The panel coincidentally was same that heard me on the first day of the trials but having spoken to other students from different days of the trials; I came to know that the panel was different for all the 5 days – which is definitely something that ensured transparency in enabling fair trials and no unfair advantage.

I was given my allocated 3 minutes to speak and the judges very kindly and with extreme attention noted the details in my delivery and seemed very keen to hear some interesting points – that’s all that one looks for in a good debater, the interesting points that you can bring to the table!

DU ECA Admissions - Article Images (2)
Source: Verve – The Choreography Society Of SRCC/Facebook

The Final List And An Important Bit Of Information:

The list of shortlisted candidates (90 in total) for English debate was announced on 18th of July and the scores could be seen on the DU portal. Each applicant had to log into their IDs and see their exact marks.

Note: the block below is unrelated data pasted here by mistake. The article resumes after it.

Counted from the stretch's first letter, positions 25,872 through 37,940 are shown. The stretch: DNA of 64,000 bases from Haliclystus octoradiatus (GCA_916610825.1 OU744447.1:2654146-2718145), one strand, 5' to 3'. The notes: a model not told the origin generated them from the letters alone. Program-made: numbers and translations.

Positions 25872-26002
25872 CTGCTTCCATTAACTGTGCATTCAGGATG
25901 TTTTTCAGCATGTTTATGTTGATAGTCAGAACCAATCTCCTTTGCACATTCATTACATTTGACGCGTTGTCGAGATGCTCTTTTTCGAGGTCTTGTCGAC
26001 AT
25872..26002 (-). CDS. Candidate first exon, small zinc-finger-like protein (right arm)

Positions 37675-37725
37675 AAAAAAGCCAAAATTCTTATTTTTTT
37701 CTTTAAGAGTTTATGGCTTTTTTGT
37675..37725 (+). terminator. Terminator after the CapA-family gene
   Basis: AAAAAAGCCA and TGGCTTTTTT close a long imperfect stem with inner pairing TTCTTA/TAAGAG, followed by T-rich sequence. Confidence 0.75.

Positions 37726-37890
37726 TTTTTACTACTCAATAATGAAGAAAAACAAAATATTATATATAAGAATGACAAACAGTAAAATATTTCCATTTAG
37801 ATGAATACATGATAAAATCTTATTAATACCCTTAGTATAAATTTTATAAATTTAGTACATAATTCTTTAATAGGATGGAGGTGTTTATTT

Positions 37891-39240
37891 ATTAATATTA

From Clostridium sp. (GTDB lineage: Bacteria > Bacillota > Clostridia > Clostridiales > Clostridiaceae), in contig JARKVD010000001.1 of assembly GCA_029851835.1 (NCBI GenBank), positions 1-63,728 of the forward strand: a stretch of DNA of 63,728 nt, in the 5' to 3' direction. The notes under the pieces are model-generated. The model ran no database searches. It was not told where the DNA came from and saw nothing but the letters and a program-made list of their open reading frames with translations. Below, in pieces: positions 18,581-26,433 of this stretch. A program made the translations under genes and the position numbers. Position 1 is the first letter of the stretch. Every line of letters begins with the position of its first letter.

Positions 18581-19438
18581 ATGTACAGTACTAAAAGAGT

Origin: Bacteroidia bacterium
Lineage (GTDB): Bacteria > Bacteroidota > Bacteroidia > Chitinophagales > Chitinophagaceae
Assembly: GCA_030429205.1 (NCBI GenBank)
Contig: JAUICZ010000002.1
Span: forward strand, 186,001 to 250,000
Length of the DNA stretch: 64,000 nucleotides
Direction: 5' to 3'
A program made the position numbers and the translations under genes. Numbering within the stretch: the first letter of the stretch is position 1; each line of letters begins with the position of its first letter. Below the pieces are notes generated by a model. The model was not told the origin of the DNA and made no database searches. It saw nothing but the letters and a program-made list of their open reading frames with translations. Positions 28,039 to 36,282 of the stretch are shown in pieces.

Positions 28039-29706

I was given 63 out of a possible 75 in the final trials but there was one integral part of my application that I believe was scored unfairly i.e. the certificate marks. I got only 3 out of 25 in certificate marks – even though I had a state level certificate having stood 2nd in the competition.

For those of you unaware, many of the students that got selected in final trials got “Ineligible” for their certificates and were marked zero. Certificate marks made 25 out of a possible 100 under ECA marks and it’s under this ECA marks that students get selected.

This is how the final marking and eligibility works:

Let’s say that you apply to the BA Program at Shaheed Bhagat Singh College which has a cutoff of 87%. You’ve an 80% in your Standard 12th results. If you clear your final round, you get a +15 on your aggregate. Along with you, someone with a 75% applies for the same program. Ideally, you’d think that you’ll get it as +15 on 80% is more than +15 on 75% but that’s completely wrong.

If the student with 75% marks gets 58 in his trials out of 100 (75 for final trials and 25 for certificate) but you get 56, the student with 75% makes it to Shaheed Bhagat Singh College.